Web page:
Grab This Generational Buying Opportunity

Shares of Citigroup (C) traded at an all-time high of $424.48 on Dec. 27, 2006.

But after two federal bailouts and wiping out $37 billion in toxic debt from the global financial collapse, shares fell to just 97 cents on March 5, 2009 — a $271 billion loss in market valuation in less than three years.

Put yourself in the shoes of investors back then. Do you see buying dirt-cheap shares of what was the 10th-largest bank in the world as a risk you’d rather not take? Or do you see it as a buying opportunity?

Well, if you had purchased $10,000 worth of shares on March 5 some 14 years ago and didn’t add a single penny through today, your balance would be a little over $2.9 million. I’d say that answers the question.

That would’ve been not just a buying opportunity, but what we call a generational buying opportunity: GBO for short. This refers to when asset prices have dropped so dramatically that it’s highly unlikely one will ever see them that low again.

It’s still early in the new year, but investors have been all about fishing for bottom-dwellers, shopping for basement bargains and hoping they’ll uncover a bona fide GBO.

So far, those sectors that were punished the most in 2022 are being shown the most love in 2023. That’s typical market behavior. Keep in mind as you read the next few paragraphs that with the daily market swings, and my writing this early, some of the numbers might be off a bit.

Besides, you should focus on the general trends.

To get a better idea, let's take a look at a few examples of …

Sector Performance

This financials sector is up 5.6% after falling 11% last year. Consumer discretionary stocks are up 8.1% year to date, reversing from its more than 30% drop a year ago.

Even Cathie Wood’s ARK Innovation ETF (ARKK), which focuses on disruptive tech, began this year in the black by 15% after falling by a whopping 77% in 2022.

Turning to the semiconductor and AI sector, they’re up 11% and 9%, respectively. Metals are also gaining in popularity, with the SPDR S&P Metals and Mining ETF (XME) up 13%, while copper, gold, silver and platinum are trading higher at 8%, 7%, 6% and 3%, respectively.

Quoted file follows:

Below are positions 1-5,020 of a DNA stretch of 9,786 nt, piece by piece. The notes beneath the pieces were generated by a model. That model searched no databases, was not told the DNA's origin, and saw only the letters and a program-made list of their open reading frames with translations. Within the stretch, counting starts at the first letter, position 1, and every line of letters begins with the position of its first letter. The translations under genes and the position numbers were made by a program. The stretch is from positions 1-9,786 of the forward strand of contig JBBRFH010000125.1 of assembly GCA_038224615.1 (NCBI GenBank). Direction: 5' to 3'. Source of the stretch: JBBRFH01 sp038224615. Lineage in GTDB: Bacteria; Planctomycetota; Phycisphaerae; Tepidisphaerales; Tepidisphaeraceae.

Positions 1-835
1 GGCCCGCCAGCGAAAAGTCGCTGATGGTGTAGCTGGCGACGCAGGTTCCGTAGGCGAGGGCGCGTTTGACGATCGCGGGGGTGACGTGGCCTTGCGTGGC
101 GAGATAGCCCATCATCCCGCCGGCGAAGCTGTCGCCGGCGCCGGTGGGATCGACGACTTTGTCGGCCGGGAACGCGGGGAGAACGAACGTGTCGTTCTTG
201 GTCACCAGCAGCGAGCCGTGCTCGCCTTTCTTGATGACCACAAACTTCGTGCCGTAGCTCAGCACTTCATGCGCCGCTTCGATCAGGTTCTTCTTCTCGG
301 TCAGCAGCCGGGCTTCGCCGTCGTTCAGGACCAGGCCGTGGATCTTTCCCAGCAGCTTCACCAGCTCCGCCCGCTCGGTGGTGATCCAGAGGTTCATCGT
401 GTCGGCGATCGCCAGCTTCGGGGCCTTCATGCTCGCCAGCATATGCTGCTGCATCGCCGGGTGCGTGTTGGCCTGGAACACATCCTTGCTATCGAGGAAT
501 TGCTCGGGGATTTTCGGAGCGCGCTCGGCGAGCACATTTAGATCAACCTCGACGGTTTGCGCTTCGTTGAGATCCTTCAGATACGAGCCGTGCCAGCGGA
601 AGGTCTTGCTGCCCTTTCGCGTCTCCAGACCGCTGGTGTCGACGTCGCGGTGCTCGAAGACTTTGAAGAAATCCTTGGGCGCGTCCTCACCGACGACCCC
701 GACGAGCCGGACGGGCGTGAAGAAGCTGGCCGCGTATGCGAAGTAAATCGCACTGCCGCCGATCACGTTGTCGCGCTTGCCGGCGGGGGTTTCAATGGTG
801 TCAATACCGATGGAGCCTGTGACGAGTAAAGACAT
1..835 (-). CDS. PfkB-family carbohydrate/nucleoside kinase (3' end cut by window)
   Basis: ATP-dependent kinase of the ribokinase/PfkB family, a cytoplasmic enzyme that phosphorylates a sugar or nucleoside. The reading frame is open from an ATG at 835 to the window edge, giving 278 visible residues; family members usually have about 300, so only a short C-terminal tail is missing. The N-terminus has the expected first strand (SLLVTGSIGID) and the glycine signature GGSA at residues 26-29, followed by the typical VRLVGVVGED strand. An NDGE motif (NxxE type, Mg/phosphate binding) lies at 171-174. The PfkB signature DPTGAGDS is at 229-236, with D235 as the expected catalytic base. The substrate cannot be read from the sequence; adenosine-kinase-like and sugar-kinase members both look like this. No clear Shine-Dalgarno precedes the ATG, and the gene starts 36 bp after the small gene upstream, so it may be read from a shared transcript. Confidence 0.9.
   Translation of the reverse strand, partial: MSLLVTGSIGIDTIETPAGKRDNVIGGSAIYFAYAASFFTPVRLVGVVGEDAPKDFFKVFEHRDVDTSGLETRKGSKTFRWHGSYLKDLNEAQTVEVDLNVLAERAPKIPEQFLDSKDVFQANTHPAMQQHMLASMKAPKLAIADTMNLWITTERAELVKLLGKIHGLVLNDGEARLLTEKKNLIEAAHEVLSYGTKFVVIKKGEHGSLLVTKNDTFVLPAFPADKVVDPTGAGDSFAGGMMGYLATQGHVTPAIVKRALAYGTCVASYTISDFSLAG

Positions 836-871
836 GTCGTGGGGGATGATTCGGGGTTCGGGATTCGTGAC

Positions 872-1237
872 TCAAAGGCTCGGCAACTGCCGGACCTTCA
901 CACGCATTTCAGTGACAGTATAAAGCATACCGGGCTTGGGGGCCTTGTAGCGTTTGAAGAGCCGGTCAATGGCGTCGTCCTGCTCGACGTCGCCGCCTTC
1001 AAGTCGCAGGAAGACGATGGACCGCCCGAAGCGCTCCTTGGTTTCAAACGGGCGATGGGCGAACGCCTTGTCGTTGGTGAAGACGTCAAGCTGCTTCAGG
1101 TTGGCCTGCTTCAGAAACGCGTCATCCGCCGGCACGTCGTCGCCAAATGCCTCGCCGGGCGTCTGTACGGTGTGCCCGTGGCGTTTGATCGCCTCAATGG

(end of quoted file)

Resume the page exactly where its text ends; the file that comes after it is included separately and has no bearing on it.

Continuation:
Finally, small- and mid-cap stocks are up by 7.1% after falling 20% in 2022.

So, there are bargains to be had out there — even GBOs.

That’s especially true if you focus on companies with stability, resilience, solid fundamentals and the ability to innovate over decades.

In fact, I’ve got three companies in mind … They’ve all withstood the dot-com bust and bear market in the early 2000s, the debt crisis and subsequent recession in 2008–9, as well as the COVID-19 collapse of 2020.

3 GBOs for 2023 & Beyond

Apple (AAPL), Microsoft (MSFT) and Amazon.com (AMZN) all capitalized on the boom in the 1990s and survived the bust in 2000.

And here we are more than three decades later, and these aristocrats of innovation have the unenviable title as “The Biggest Losers of Market Value in 2022 Among the 10 Largest Tech Companies.”

While I see them treading a little more water early this year, they’ll likely pick up the pace in the second half. I mean, we’re talking about three technology icons.

Apple has become one of the most notable business success stories of the past half-century and built up a phenomenally loyal customer base.

The company survived and bounced back from share losses of 71% in 2000, closing out the year at 23 cents — which gives me even more confidence in its fortitude today.

Apple’s 71% loss in 2000.
Click here to see full-sized image.

 

The company has since become the first in history to reach a market capitalization of $3 billion — which it achieved in January 2022. However, sellers came in, and by the end of the year its market valuation fell to $2.07 trillion.